Hypnotherapy, also referred to as guided hypnosis, is a form of psychotherapy that uses relaxation, extreme concentration, and intense attention to achieve a heightened state of consciousness or mindfulness. In other words, it places the individual into a “trance” or altered state of awareness.

This form of therapy is considered alternative medicine with the purpose of utilising one’s mind to help reduce or alleviate a variety of issues, such as psychological distress, phobias, and unhealthy, destructive, or dangerous habits (i.e. smoking and/or drinking). The aim of hypnotherapy is to create a positive change in an individual, while he/she is in a state of unconsciousness or slumber (sleep).

Hypnotherapy is used to treat a wide range of conditions, issues, and unwanted/unhealthy behaviours, such as:

  • Phobias
  • Addiction
  • Relationship / Family / Work Conflicts
  • Sleep Disorders
  • Anxiety
  • Depression
  • Post-Traumatic Stress Disorder (PTSD)
  • Grief and Loss of a Loved One
  • Cessation of Smoking
  • Weight Loss

During hypnosis, a trained hypnotherapist or psychologist uses guided relaxation techniques to elicit feelings of extreme relaxation, focus, and concentration in the individual with the goal of helping him/her achieve a heightened state of consciousness.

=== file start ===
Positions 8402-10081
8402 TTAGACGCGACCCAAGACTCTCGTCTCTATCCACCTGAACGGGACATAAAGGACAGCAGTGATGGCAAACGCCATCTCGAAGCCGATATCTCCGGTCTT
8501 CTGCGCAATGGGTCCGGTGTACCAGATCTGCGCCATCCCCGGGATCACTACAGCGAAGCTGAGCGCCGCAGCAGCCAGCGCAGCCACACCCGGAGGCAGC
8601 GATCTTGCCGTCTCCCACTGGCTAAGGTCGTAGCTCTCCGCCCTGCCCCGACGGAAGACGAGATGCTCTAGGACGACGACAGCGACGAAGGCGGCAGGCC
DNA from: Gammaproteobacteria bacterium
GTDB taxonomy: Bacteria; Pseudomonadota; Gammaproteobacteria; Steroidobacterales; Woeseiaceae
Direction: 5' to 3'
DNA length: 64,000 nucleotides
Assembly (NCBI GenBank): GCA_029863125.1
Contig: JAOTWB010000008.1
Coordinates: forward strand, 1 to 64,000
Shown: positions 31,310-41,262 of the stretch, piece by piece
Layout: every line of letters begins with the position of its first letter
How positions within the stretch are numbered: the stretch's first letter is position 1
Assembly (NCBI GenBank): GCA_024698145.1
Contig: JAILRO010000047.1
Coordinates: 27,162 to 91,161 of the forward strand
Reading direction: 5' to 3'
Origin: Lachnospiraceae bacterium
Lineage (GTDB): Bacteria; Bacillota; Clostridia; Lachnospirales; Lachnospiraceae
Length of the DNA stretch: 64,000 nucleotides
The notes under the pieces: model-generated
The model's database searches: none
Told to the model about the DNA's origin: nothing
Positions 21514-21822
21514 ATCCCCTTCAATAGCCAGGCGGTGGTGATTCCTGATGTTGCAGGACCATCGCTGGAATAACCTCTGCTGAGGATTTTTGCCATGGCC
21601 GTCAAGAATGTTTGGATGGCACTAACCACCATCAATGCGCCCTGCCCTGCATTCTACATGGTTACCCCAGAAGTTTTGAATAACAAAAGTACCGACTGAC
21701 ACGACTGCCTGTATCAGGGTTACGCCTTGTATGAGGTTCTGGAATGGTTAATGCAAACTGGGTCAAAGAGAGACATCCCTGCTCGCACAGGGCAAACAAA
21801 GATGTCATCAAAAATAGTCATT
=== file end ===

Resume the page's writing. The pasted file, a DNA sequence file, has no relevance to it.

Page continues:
Research suggests that hypnosis may provide a wide range of benefits for a multitude of psychological, physical, and behavioural issues and conditions.

To understand the difference between hypnosis and hypnotherapy, think of hypnosis as a tool and hypnotherapy as the use of a tool. Hypnotherapy is to hypnotism as art therapy is to art.

The definition of hypnotherapy is clear from the word itself. Hypnotherapy is the practice of hypnosis for therapeutic purposes.
In other words, if you are a professional mental health therapist or medical doctor and you’re using hypnosis to help a client overcome a mental or physical condition, you’re practicing hypnotherapy.

The hypnotic trance state is a remarkably flexible tool for solving mental and physical health problems. Here are just a few ways mental health and medical professionals use hypnotherapy:

  • Helping people quit smoking or reduce overeating by focusing their minds and suggesting healthier behaviour
  • Accessing the mind-body link to relieve chronic and acute pain, including during surgery and childbirth. Hypnotherapy has also proven effective against stubborn physical afflictions like irritable bowel syndrome and dermatological conditions
  • Diving deep into the subconscious mind to uncover and treat the root causes of mental health issues such as depression, anxiety, PTSD, and addiction